Nainoa Hoe's Last Patrol
By Steve Fainaru Washington Post
MOSUL, Iraq — The 21-ton Stryker attack vehicles pulled into the neighborhood of al-Whada just after noon. Their rear ramps dropped simultaneously, disgorging dozens of American infantrymen into the cold rain.
The inherent danger of the mission was driven home at 3:30 p.m. A single shot rang out, and 1st Lt. Nainoa K. Hoe, 27, the popular leader of the 2nd Platoon, Company C, 3rd Battalion of the 21st Infantry Regiment, fell dead in the street.
"Treat him! Treat him!" screamed Staff Sgt. Steve Siglock, one of his closest friends.
The shot that killed Hoe last Saturday was followed within seconds by a blizzard of gunfire aimed at his exposed platoon. It was already too late for Hoe, but his men stepped directly into the gunfire in a desperate attempt to save him while fending off the unseen insurgents.
On the campaign trail in Iraq, U.S. troops are almost alone. Violence has kept away the election monitors, international peacekeepers and nongovernmental organizations that normally perform the basic tasks of electioneering in nascent democracies. With not even the candidates out on the streets, the role of getting out the vote has fallen to thousands of infantrymen like Hoe, soldiers who are menaced by the possibility of instant death.
"The one thing people got to understand here is you got to have two faces" in Iraq, said Sgt. 1st Class Corey Myers, who was Hoe's platoon sergeant. "One as a friend — as a helper — and one as a soldier. And you got to be able to switch faces in a second."
After a day of handing out election fliers in the driving rain, Hoe was cut down while escorting members of a military intelligence team to a medical clinic. The team wanted to know why the clinic had turned down free medical supplies.
"This is the mission at hand," said Lt. Col. Michael Gibler, the 3rd Battalion commander. The Army had lost one of its "future leaders," he said, adding: "I don't think I'm any more bitter about losing a young man for a CA (civil affairs) mission, or an election mission. The bottom line is we have to get it done. And the sooner we can get it done, we can all go home."
Hoe, a Kamehameha Schools graduate from Kailua, had taken command of the 41-man 2nd Platoon in April — two months before he was married and five months before his battalion, which is based at Fort Lewis, Wash., deployed to Iraq. The command was the fulfillment of a dream for Hoe, who after several years as an enlisted soldier enrolled at the University of Hawai'i so he could return as a commissioned infantry officer.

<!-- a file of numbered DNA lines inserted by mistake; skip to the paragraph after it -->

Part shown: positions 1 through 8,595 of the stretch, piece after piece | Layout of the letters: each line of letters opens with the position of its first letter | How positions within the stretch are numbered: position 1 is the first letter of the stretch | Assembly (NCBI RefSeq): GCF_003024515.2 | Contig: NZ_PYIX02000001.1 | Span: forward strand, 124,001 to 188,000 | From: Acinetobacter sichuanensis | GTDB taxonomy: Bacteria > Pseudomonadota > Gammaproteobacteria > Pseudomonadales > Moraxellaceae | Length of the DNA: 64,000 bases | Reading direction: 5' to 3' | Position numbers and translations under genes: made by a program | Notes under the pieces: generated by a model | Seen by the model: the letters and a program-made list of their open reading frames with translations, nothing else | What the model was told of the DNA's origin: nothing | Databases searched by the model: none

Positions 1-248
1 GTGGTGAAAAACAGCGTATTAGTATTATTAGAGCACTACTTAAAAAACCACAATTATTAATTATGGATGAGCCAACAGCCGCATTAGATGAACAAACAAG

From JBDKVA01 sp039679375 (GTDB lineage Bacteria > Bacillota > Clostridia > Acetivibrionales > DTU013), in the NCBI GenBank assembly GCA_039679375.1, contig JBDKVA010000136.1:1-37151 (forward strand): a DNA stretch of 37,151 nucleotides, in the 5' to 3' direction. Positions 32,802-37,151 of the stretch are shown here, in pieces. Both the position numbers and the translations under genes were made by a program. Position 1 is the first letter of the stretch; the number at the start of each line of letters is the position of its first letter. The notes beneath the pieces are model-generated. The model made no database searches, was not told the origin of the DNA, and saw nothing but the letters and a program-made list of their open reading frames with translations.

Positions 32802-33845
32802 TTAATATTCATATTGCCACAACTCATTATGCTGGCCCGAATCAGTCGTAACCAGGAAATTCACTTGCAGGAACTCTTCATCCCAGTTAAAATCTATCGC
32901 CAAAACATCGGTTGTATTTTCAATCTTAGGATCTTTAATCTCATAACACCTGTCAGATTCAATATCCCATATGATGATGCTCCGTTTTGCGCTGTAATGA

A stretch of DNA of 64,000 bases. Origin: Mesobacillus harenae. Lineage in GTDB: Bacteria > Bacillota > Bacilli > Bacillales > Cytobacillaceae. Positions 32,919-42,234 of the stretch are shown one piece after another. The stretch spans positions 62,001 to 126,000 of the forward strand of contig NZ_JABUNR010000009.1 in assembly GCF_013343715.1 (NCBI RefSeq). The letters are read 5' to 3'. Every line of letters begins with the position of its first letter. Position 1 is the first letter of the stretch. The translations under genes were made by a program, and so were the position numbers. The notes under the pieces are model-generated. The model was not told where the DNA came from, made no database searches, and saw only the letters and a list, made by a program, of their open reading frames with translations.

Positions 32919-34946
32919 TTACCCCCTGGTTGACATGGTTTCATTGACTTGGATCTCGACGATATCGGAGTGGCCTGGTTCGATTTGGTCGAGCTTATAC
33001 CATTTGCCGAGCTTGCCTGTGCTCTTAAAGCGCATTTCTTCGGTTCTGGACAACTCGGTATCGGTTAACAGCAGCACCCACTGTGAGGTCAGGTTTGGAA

"We have a saying in the infantry: You have tab wearers and you have tab bearers," said Staff Sgt. Hank Moreno, 35, of Tempe, Ariz. "Lt. Hoe was a tab bearer. He was part of it, he was a part of us. He didn't just wear it."
Hoe quickly won over a skeptical platoon by mixing levelheaded decision-making with a playful sense of mischief, straddling the fine line between leader and friend, his soldiers said. He was an intellectual who one minute would debate the role of the Kurds in post-invasion Iraq and the next would launch surprise air pistol attacks on his men, who responded in kind. For a time, Hoe also served as the platoon barber.
A proud Hawaiian
"He would say, 'We don't have to be a state; we were fine without you, just fine,'" Siglock recalled.
The night before his death, Hoe stood by the campfire that the platoon lighted each night behind its barracks. He was especially happy, his men recalled. His driver, Spc. Enoch Thornton, had sold him a Black Hawk holster for $50. The holster matched Hoe's belt and resolved what he had called "a tactical fashion faux pas."
Hoe stood by the campfire with his men, a familiar grin on his face, quick-drawing his 9 mm pistol from the holster like a gunslinger.
Before missions, the military raises its level of readiness to Red Con 1. Hoe would call to his platoon, using its nickname: "Hey, Outlaws, get ready for Red Con Fun!"
The lighter side ...
Saturday's mission began as it always did, with Hoe imploring Thornton to sing a song by Tenacious D, one of Hoe's favorite bands.
"C'mon, sing a song, Thornton," Hoe said as they sat inside the hulking Stryker.
Thornton complied. The words to "Kyle Quit the Band" came over the platoon's intercom as Hoe sang along:
One minute ago Kyle quit the band
The 1st and 2nd platoons of Charlie Company — more than 80 men packed into seven armored vehicles — then rolled out the gates of Camp Freedom. The platoons came to a stop at al-Whada in southeast Mosul, where since November insurgents have taken potshots at U.S. and Iraqi troops from mosques and vacant buildings.
The attacks have intensified with the approach of the elections, soldiers said.